Take advantage of off-season travel to popular landmarks such as the Grand Canyon. the 1.2-million-acre park sees half its summer crowds. Enjoy cooler temperatures (in the 70s), as well as the deepening colors of aspen, oak and birch trees that adorn this national treasure.


October 29-November 2, The Day of the Dead

Families decorate the graves of loved ONES THROUGHOUT Mexico as part of this annual national holiday. A blend of pre-Columbian and Catholic traditions, Day of the Dead may sound notoriously spooky to outsiders. But to those who celebrate it, the day offers a way to reflect and share in treasured memories of loved ones through acts of commemoration, including making altars. 

The Marigold Mural Project

Sat Oct 29th 11:00am - Wed Nov 2nd 5:00pm

336 AZ-179, Sedona, AZ 86336, USA 

  A Celebration of Life and Remembrance
Our celebration starts on Wednesday, October 29, 2022, at 11am with the inauguration of the Marigold Mural Project, led again this year by the artist Lovejoy. Visitors are encouraged to paint their tributes on our 26-foot-long community remembrance wall. This is an opportunity to remember your loved ones and create something lasting in collaboration with others. Paints and brushes will be provided on site with the murals from the previous years on display for your viewing and inspiration. Mural painting will continue daily on the Calle Independence from 11am to 5pm until Wednesday November 2nd, 2022.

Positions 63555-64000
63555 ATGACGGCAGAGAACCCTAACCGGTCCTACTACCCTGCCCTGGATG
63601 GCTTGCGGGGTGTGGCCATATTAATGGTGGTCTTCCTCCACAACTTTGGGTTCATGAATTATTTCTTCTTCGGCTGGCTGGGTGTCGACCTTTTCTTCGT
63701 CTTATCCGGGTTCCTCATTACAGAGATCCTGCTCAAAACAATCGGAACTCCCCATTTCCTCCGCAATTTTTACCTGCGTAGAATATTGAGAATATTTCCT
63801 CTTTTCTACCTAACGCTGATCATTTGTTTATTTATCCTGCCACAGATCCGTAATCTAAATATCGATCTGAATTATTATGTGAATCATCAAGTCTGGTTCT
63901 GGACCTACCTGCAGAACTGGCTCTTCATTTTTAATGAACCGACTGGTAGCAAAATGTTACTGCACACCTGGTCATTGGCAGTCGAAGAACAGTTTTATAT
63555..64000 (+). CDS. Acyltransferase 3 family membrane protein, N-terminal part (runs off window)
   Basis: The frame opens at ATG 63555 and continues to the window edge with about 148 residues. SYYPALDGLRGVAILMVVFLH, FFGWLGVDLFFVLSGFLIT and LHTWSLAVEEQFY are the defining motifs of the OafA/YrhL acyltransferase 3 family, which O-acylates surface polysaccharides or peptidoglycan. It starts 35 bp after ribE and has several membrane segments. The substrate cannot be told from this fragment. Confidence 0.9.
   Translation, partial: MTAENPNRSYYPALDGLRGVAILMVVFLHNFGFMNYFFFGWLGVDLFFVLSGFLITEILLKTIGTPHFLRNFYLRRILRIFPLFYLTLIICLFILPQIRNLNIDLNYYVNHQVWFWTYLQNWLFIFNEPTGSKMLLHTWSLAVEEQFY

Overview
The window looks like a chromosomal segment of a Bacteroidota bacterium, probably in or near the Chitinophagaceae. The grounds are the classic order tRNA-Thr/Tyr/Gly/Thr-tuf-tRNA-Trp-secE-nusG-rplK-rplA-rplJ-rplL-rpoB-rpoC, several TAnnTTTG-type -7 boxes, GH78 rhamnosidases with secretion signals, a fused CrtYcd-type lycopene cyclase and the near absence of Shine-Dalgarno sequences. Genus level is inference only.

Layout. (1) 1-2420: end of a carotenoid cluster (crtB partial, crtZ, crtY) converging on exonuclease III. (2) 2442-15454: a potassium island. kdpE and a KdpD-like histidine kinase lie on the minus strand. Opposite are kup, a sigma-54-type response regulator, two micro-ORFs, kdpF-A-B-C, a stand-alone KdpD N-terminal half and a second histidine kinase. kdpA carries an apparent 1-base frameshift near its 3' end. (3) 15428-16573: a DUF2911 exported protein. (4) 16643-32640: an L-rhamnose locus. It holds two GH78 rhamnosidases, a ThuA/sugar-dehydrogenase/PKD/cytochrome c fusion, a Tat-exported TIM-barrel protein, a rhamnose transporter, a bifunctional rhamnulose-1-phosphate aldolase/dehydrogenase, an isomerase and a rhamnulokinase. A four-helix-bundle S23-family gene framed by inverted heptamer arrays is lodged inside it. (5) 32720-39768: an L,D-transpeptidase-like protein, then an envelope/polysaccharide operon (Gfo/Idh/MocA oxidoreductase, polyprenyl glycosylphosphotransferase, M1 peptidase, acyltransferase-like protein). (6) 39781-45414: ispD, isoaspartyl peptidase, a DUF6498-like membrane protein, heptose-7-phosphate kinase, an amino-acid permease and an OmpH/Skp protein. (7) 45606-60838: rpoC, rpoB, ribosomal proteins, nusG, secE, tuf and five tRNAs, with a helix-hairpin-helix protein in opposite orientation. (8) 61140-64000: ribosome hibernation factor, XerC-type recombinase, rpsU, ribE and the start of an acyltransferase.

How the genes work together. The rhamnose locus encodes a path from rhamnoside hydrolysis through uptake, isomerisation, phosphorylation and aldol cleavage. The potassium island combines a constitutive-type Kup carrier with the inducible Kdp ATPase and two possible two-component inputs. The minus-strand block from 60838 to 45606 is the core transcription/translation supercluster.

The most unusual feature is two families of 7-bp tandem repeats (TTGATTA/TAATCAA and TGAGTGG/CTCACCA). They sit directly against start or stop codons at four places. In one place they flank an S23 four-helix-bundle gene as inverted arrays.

November 4th & 5th Breeders' Cup

Wondering where to travel in November? Start by taking in two days of action-packed thoroughbred horse races. The annual Breeders’ Cup World Championship kicks off this month at Keeneland racetrack, Lexington, Kentucky. Better grab your tickets fast, though; attendance is usually much higher than other stake races in North America. 

Turf Paradise will offer live local racing on Friday to coincide with the Breeders’ Cup Simulcast. On Saturday, in addition to live racing, Turf is also offering all day buffets allowing fans to watch the Breeders’ Cup races in style while taking in a day of live and local horseracing.

November 6 NYC Marathon

Lace up your sneakers for the New York City Marathon. More than 50,000 people compete in the world’s largest marathon. Cheer on the participants as they race through the city’s five boroughs and head to the finish line if you’re not competing in the 26-mile run.

November 9-13 San Diego Bay Wine + Food Festival

Notoriously passionate wine and food lovers descend on Southern California each November for the region’s largest festival of its kind. How notorious are we talking? Well, let’s just say any festival that lures some of the best national chefs, local culinary stars, and celebrated winemakers and brewmasters means serious gastronomic pleasure is in order